Thursday, March 12, 2009

Remembering Pepsi Charles

My pitch to readers about significant women in Plainfield’s local history was meant to elicit responses, but instead Renata has now given me homework.

Who was Pepsi Charles? Somehow I remember writing a tribute to her, but since she joined the ancestors in 2002, I would still have been a reporter at that time. Let me just say that Pepsi’s interests and concerns ranged from cultural advancement of the community, recognition of Africana history and symbolism, the needs of urban youth, appreciation of all the arts and a deep spirituality that was an example to her friends and acquaintances.

Pepsi had served as a programmer on WBAI-FM, a station well-loved by many Plainfielders. She also headed City-wide Parents for some time and fostered fundraising events for students who “beat the odds” to graduate from high school. Some of the odds were truly heartbreaking, and these children very much appreciated the support.
Pepsi also was instrumental in founding a summer Freedom School for young people.

As a writer and poet, she had broad recognition outside the borders of Plainfield. One of her projects was a biography of Chaka Khan, whom she traveled with and knew well. Pepsi also knew the enduringly influential Last Poets and many other creative people.

Many people saw one side or another of Pepsi, but few knew all sides.

Personally, I shared a lot with Pepsi. When I ordered my lunar calendars from Luna Press, I got one for her, too. I passed along an “A Love Supreme” T-shirt that I think was a WBAI premium. I gave her an Ashanti brass animal symbol for unity signifying, “Bite not one another,” a symbol she printed on her letterhead. When she wore her blue Yemaya bead necklace, I knew what it meant to her. We had some sort of understanding that did away with conventional barriers. We seldom had to explain ourselves to each other.

Looking around today, I see few comparable examples of a person who is so vitally interested in increasing the awareness of all citizens to their community and heritage, and who quietly expends the energy to make it happen.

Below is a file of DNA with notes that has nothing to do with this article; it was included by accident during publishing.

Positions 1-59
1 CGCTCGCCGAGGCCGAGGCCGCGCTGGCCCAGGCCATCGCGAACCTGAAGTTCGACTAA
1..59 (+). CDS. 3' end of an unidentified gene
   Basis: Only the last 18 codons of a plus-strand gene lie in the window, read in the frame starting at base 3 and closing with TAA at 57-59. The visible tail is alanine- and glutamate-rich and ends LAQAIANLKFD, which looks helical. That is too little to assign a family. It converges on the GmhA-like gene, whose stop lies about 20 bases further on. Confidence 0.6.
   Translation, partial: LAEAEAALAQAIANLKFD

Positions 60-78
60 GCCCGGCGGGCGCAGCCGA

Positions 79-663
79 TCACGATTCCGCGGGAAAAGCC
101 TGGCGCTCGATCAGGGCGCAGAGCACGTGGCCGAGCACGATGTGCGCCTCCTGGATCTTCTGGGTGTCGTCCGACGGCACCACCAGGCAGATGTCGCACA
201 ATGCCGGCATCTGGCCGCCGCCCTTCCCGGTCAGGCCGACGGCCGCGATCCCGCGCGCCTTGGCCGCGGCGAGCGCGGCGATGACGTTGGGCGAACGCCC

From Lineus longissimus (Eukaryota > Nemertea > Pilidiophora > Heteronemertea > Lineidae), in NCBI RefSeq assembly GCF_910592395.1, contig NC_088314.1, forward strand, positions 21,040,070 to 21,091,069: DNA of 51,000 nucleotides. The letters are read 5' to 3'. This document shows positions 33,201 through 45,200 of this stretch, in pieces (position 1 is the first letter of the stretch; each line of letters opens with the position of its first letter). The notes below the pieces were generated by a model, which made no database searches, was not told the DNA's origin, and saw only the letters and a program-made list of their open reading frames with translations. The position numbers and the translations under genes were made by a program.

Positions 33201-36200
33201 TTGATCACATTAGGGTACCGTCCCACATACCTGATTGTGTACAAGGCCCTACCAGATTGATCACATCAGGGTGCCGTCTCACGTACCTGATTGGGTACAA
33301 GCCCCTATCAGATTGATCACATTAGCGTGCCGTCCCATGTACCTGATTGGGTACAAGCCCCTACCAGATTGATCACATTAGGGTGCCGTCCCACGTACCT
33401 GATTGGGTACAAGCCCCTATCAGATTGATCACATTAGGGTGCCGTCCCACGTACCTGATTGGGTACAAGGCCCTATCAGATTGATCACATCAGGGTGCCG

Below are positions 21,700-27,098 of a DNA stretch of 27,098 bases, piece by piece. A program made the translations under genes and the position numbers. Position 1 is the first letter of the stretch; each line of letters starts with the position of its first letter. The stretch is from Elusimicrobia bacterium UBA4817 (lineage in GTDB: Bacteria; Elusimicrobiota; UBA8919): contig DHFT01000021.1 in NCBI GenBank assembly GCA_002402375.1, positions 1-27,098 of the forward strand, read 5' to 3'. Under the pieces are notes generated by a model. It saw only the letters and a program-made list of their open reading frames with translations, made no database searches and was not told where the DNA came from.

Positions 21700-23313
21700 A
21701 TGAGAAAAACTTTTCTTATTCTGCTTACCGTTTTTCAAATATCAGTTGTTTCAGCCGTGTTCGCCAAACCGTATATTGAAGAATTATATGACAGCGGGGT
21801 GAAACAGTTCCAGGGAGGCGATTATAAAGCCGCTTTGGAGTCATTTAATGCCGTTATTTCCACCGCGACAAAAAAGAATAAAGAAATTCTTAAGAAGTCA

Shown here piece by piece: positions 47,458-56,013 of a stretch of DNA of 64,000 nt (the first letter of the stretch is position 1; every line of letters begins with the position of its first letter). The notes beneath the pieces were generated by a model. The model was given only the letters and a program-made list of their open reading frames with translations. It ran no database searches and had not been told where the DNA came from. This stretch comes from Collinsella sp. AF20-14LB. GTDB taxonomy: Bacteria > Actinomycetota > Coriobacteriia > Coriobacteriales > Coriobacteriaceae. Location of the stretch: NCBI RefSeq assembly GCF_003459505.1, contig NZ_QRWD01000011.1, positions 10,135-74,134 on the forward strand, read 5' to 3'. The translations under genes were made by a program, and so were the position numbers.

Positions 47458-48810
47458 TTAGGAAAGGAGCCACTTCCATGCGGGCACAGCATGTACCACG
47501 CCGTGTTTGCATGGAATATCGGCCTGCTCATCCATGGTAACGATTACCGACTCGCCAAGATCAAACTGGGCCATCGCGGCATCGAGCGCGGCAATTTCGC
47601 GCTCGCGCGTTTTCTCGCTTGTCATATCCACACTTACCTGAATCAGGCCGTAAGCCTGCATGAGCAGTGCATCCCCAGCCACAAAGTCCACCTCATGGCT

Anonymous Anonymous said...

Thanks Bernice. For some newcomers, like me, it means the world to be able to read more about Plainfield's history. And while I know most names of the women you wrote, reading about their accomplishments is quite inspiring.

I hope you enrich our Plainfield knowledge with further writings of these marvelous women!



5:31 AM  
Blogger olddoc said...

Forgot to mention Angela Perun, as a Republican from the West End served on the Council and also in the Assembly.She was an attorney but as a private citizen was an outspoken public advocate at Council meetings.

Although a lawyer and politician. a horrible combination, she was truly concerned with the welfare of her community.

9:57 AM  
Blogger RASRAHMATAZ said...

Bernice -- thank you so MUCH. I really look forward to reading more about these Plainfield Women of History.

I undertand the connection you write of between yourself and Pepsi -- I am blessed to have several friend girl relationships like that. No matter how much time passes by when we get together we never miss a beat.


And I do include you in that group... We don't know much of one another -- but we understand and respect the passion behind the glance and ready smiles.

Keep it coming...I'm learning -- and THAT's A GREAT THING!!!

2:32 PM  
Anonymous RAE said...

Thanks for this lovely and astute tribute to Pepsi...I was just thinking of her as I sent an email to Melba Moore...she was a guest on Pepsi's WBAI intimate after midnite shows in the late 70's many times...loved the way Pepsi said the title of Miss Moore's then current album, "Peach Melba!" I'm so sorry to learn she is no longer with us, but thank you again for sharing her legacy.
Respect and Blessings,

4:00 AM  

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